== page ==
Measuring Your Carbon Footprint
Measuring the environmental impact of your business will help you decide which areas to focus on first. You can then also monitor the impact of any changes you make over a longer period of time.
There are a wide range of free online tools to help you calculate your carbon footprint.
Here in Cumbria, CAfs (Cumbria Action for Sustainability) has developed a carbon calculator tool for small to medium-sized businesses, which measures carbon impact in units of carbon dioxide equivalents: C02e.
Use the CAfs carbon footprint calculator
The University of Cumbria’s ECO-I North West scheme is also providing free carbon audits.
The Hotel Carbon Measurement Initiative
Developed by the Sustainable Hospitality Alliance to help calculate the carbon impact of overnight stays and meetings within hotel venues.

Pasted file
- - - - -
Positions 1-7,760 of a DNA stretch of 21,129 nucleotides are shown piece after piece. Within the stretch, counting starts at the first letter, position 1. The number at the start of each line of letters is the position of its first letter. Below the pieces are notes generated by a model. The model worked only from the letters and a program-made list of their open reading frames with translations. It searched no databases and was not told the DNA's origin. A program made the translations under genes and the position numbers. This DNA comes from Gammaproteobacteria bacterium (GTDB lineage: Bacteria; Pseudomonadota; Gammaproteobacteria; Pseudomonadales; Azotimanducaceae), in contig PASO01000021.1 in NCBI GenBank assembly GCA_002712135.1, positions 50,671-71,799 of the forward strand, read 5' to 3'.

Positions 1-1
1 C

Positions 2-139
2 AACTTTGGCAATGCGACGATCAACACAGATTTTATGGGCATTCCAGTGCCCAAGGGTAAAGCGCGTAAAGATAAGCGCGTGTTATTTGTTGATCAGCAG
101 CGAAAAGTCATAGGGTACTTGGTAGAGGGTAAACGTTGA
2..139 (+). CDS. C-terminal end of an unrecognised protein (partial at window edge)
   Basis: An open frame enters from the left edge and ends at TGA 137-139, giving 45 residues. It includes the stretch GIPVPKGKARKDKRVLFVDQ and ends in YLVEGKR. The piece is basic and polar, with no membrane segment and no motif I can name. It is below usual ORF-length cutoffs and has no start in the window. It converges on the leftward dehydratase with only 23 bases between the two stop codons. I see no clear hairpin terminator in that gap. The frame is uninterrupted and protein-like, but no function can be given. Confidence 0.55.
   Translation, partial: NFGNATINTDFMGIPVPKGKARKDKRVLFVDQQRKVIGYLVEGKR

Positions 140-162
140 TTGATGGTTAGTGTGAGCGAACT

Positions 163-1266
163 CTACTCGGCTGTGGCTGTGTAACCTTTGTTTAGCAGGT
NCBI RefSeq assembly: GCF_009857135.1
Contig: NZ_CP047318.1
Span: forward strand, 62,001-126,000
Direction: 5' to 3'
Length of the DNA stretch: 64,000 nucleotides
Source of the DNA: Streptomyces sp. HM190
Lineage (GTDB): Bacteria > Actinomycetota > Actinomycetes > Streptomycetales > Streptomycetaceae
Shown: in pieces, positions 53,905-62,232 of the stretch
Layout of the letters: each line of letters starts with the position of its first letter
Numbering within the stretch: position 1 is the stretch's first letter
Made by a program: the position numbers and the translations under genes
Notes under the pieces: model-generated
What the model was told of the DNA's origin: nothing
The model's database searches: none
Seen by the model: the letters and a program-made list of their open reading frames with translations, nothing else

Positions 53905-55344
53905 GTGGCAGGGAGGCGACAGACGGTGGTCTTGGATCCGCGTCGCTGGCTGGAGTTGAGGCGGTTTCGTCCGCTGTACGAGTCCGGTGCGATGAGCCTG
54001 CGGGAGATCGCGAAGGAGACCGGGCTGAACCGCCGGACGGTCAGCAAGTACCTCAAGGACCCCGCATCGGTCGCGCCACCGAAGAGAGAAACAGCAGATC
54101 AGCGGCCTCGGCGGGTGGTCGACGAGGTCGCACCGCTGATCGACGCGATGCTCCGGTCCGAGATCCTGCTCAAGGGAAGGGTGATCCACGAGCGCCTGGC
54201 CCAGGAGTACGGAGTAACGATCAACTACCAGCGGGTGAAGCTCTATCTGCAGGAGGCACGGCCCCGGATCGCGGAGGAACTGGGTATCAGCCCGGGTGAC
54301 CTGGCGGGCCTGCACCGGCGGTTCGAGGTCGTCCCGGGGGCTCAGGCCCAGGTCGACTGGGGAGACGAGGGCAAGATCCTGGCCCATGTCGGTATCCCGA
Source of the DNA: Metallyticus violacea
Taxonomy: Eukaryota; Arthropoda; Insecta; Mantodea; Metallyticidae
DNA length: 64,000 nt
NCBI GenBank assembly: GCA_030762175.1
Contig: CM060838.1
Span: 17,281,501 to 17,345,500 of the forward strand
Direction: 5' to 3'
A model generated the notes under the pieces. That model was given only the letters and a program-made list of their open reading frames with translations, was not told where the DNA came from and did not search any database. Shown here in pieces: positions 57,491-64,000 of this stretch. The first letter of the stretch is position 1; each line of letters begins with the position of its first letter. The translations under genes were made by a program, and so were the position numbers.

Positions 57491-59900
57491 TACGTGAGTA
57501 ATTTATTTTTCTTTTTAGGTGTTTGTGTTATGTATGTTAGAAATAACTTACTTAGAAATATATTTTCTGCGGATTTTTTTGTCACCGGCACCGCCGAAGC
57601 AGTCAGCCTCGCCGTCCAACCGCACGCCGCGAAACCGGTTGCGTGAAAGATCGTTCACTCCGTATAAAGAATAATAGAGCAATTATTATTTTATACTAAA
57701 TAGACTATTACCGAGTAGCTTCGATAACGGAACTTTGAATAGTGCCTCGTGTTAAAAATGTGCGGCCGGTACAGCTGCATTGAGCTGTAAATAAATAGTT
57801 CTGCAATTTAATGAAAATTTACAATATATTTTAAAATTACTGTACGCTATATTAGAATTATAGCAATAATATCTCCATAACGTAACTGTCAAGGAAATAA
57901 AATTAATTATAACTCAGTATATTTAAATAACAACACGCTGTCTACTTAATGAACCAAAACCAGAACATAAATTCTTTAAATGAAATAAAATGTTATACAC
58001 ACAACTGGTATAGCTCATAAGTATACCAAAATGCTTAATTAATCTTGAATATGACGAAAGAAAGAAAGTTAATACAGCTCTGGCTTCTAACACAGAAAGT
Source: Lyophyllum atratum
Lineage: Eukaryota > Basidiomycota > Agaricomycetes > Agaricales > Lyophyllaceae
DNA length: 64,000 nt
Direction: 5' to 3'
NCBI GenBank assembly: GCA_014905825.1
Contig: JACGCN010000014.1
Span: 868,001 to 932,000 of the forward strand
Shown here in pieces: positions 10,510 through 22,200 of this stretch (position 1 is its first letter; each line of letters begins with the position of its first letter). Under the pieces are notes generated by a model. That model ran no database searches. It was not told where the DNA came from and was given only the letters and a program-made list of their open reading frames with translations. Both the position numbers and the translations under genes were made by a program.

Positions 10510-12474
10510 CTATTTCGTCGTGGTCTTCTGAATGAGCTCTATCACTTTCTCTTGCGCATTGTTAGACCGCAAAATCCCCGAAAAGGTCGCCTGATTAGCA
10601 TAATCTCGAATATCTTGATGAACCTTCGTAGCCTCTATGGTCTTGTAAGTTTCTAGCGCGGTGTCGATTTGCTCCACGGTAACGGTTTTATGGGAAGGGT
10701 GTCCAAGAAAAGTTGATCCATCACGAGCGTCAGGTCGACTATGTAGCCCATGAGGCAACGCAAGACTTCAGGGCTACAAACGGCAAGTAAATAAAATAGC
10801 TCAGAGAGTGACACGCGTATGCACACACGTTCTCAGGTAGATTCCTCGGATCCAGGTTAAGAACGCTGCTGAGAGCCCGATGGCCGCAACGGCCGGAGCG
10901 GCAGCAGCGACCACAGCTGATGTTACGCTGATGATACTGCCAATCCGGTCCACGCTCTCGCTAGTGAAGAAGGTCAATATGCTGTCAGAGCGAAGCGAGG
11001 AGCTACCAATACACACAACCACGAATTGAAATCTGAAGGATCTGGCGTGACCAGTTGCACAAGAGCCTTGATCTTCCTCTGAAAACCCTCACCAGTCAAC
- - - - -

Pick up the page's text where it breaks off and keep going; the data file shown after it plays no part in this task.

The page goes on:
Creative Green Tools
Take the first step and measure your impacts with the CG Tools. Created specifically for the creative industries.
Offers a carbon calculator for service businesses, based around three areas: office, travel and consumption.
The Emissions Calculation Tool
Helps businesses internationally to estimate their greenhouse gases based on the Greenhouse Gas (GHG) Protocol.
Reducing your carbon impact is always the best option (and this toolkit gives you plenty of advice and practical tips to do this). However, you may also want to look at carbon offsetting.
Carbon offsetting is all about trying to balance out the C02 and greenhouse emissions your business produces by reducing emissions elsewhere, often in the form of environmental projects such as investing in renewable energy projects or reforestation.
Some carbon offsetting schemes are better than others, so beware of ‘greenwashing’ – when a company focuses more on marketing itself as eco-friendly than genuinely reducing its environmental impact.
Increasingly eco-conscious consumers are looking for authenticity and won’t settle for anything less, so if you are going to offset your carbon make sure you can prove your carbon calculations and thoroughly research offsetting schemes. If you can, it is better to use a local offsetting scheme so the impact is felt locally.